The following is taken from the Peterborough Telegraph. Their copyright is acknowledged.
Tributes to a “remarkable” Reverend
The Rev Richard Paten, pictured in May, by the City of Peterborough steam engine
By Ken McErlain
Published on Sunday 22 July 2012 13:32
The Rev. Richard Paten, the man behind the Nene Valley Railway and Railworld in Peterborough has died, it has been confirmed today.
Rev Paten, who was 79, was diagnosed with cancer in 2009 and it is believed that the illness was the cause of his death.
His name will forever be synonymous with Railworld and the city’s famous steam locomotive as well as family connections to the Peterborough Civic Society, which he was president of.
Toby Wood, a member of the Peterborough Civic Society, said: “I have known Richard for many years and he was a remarkable man.
“He achieved so much in his lifetime and was extremely well-known in Peterborough where he had many, many friends.
“He was the calmest and kindest man that I have ever met and he will be very much missed.”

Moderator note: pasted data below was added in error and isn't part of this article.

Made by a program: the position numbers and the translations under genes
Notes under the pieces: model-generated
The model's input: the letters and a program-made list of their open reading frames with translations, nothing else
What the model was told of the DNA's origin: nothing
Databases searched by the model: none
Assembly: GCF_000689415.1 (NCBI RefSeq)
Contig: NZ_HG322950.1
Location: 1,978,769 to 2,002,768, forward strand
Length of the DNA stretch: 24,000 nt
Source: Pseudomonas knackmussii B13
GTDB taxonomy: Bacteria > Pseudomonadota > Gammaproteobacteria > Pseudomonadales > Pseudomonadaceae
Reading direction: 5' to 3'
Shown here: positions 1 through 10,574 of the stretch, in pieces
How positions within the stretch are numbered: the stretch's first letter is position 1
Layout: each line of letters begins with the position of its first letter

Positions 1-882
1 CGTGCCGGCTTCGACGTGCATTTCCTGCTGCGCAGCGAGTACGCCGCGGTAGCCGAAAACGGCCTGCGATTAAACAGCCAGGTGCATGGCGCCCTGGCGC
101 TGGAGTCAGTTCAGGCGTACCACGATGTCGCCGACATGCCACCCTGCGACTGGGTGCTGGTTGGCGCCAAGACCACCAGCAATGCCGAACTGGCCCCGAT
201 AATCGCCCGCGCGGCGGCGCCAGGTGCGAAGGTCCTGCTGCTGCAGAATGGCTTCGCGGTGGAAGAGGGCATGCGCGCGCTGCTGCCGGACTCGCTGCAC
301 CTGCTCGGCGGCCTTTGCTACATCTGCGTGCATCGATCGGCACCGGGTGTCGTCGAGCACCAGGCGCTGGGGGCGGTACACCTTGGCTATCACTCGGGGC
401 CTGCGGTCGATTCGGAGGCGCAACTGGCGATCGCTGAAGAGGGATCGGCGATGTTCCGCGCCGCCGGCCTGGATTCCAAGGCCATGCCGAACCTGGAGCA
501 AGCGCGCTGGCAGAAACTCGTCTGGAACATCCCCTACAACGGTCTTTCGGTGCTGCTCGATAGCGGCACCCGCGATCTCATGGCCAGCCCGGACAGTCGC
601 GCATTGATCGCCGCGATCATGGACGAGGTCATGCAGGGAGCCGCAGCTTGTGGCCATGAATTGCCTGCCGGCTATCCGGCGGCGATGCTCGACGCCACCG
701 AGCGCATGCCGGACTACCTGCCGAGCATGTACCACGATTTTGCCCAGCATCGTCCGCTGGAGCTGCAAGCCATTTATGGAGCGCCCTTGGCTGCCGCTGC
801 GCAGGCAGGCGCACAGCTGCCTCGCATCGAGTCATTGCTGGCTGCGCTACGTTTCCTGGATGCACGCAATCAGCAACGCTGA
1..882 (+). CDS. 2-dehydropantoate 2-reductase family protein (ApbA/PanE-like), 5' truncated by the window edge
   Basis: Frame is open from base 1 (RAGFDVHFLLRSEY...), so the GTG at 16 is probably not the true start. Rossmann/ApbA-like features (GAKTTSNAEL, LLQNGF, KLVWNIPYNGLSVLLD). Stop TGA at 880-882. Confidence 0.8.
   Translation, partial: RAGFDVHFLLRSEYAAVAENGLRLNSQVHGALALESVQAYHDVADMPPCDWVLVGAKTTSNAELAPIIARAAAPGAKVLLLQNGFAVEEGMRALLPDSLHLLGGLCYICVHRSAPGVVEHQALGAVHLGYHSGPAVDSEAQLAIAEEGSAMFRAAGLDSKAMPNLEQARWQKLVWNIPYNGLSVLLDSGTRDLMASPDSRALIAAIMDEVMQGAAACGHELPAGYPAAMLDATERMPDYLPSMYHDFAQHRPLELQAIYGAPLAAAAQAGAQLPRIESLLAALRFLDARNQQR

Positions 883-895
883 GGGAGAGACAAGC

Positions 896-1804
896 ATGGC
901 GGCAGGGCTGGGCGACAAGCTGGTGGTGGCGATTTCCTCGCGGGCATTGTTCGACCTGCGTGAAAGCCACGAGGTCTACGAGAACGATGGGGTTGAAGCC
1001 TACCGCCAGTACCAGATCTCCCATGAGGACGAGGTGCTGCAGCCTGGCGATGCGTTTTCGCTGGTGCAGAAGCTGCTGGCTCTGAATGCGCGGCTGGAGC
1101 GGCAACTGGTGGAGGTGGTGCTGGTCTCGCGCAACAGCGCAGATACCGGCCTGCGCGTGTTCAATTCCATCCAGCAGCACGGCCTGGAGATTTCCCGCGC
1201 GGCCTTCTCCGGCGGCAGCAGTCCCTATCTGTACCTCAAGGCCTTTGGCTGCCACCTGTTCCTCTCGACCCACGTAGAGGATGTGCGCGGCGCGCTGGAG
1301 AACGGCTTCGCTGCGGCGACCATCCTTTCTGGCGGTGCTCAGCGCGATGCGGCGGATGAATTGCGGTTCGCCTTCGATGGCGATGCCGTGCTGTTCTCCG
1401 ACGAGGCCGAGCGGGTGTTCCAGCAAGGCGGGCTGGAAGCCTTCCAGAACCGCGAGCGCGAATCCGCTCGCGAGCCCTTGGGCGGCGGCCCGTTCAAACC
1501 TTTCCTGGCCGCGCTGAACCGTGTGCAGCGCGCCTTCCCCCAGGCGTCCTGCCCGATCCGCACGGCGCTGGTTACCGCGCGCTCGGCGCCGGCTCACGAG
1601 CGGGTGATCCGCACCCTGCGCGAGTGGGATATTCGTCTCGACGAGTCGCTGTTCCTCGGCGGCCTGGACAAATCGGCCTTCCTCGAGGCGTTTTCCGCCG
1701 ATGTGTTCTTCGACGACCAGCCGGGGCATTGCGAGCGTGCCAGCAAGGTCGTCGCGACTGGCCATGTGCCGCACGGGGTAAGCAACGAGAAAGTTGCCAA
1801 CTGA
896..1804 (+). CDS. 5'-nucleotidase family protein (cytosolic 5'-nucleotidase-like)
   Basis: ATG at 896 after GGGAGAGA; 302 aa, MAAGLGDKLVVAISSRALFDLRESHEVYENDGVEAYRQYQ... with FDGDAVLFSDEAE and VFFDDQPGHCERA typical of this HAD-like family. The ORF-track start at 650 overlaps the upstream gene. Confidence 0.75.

Rev. Paten was born in 1932 and lived in Eastfield Road, Peterborough, the only boy of four children.
A bright student, he won a scholarship to Cambridge University to study engineering, later to become a chartered civil engineer.
It was as a graduate on his travels that his inspiration was sparked to bring an icon to Peterborough.
Travelling through America in 1955, Rev. Paten saw a mounted Southern Pacific steam locomotive and made it his mission to bring the iconic engine to Peterborough. The 14-year-old scrap engine was eventually brought to the city in 1968.
Despite not being allowed to travel, the beautiful black engine, numbered 73050, didn’t rest on its buffers.
It spent spells at various locations including the old railway station near London Road and Baker Perkins, and since then the engine – the starting point for the Nene Valley Railway – has probably brought millions of people to the city.
Rev Paten worked tirelessly for the volunteer-run railway, and was a former chairman and trustee for more than 20 years.
After setting up the Nene Valley Railway in 1985 he then purchased the old power station site, creating Railworld Sustainable Transport Centre and bringing in a treasure trove of rail artefacts, monuments and vehicles from across the planet.
He was also president of the city’s civic society, which was set up by his father in 1952 to give something back to the city from the family.
Rev. Paten has been a Rotarian since 1969, a member of Peterborough Environment City Trust (PECT) since 1993, and worked with the United Nations on environmental issues, travelling around the world to conferences.